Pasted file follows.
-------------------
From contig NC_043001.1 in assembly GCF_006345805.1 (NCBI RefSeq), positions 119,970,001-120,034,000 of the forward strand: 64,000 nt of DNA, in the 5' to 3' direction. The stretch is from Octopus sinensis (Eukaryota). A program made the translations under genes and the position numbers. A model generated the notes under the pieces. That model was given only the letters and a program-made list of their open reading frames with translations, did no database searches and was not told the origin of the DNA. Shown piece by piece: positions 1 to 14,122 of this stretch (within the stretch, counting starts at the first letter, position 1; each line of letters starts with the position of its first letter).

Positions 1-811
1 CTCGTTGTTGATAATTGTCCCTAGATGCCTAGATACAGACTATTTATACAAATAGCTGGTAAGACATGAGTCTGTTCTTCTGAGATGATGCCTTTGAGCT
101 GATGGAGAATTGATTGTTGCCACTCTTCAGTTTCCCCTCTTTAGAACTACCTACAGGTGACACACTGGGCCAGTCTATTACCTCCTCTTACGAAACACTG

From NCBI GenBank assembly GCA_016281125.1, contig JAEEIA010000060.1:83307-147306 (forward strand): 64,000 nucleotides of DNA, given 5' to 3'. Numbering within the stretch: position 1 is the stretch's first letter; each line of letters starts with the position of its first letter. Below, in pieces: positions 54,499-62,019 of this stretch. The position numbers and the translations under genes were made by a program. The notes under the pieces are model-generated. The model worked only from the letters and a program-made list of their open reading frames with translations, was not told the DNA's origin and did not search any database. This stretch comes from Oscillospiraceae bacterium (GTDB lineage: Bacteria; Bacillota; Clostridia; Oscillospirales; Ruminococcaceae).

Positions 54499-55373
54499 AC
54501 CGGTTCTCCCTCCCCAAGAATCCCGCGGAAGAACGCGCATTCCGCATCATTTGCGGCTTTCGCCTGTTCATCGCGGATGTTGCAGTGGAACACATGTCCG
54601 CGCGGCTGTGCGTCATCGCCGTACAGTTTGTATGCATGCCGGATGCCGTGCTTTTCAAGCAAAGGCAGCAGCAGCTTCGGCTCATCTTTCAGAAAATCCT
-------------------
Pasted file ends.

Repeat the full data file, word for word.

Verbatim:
From contig NC_043001.1 in assembly GCF_006345805.1 (NCBI RefSeq), positions 119,970,001-120,034,000 of the forward strand: 64,000 nt of DNA, in the 5' to 3' direction. The stretch is from Octopus sinensis (Eukaryota). A program made the translations under genes and the position numbers. A model generated the notes under the pieces. That model was given only the letters and a program-made list of their open reading frames with translations, did no database searches and was not told the origin of the DNA. Shown piece by piece: positions 1 to 14,122 of this stretch (within the stretch, counting starts at the first letter, position 1; each line of letters starts with the position of its first letter).

Positions 1-811
1 CTCGTTGTTGATAATTGTCCCTAGATGCCTAGATACAGACTATTTATACAAATAGCTGGTAAGACATGAGTCTGTTCTTCTGAGATGATGCCTTTGAGCT
101 GATGGAGAATTGATTGTTGCCACTCTTCAGTTTCCCCTCTTTAGAACTACCTACAGGTGACACACTGGGCCAGTCTATTACCTCCTCTTACGAAACACTG

From NCBI GenBank assembly GCA_016281125.1, contig JAEEIA010000060.1:83307-147306 (forward strand): 64,000 nucleotides of DNA, given 5' to 3'. Numbering within the stretch: position 1 is the stretch's first letter; each line of letters starts with the position of its first letter. Below, in pieces: positions 54,499-62,019 of this stretch. The position numbers and the translations under genes were made by a program. The notes under the pieces are model-generated. The model worked only from the letters and a program-made list of their open reading frames with translations, was not told the DNA's origin and did not search any database. This stretch comes from Oscillospiraceae bacterium (GTDB lineage: Bacteria; Bacillota; Clostridia; Oscillospirales; Ruminococcaceae).

Positions 54499-55373
54499 AC
54501 CGGTTCTCCCTCCCCAAGAATCCCGCGGAAGAACGCGCATTCCGCATCATTTGCGGCTTTCGCCTGTTCATCGCGGATGTTGCAGTGGAACACATGTCCG
54601 CGCGGCTGTGCGTCATCGCCGTACAGTTTGTATGCATGCCGGATGCCGTGCTTTTCAAGCAAAGGCAGCAGCAGCTTCGGCTCATCTTTCAGAAAATCCT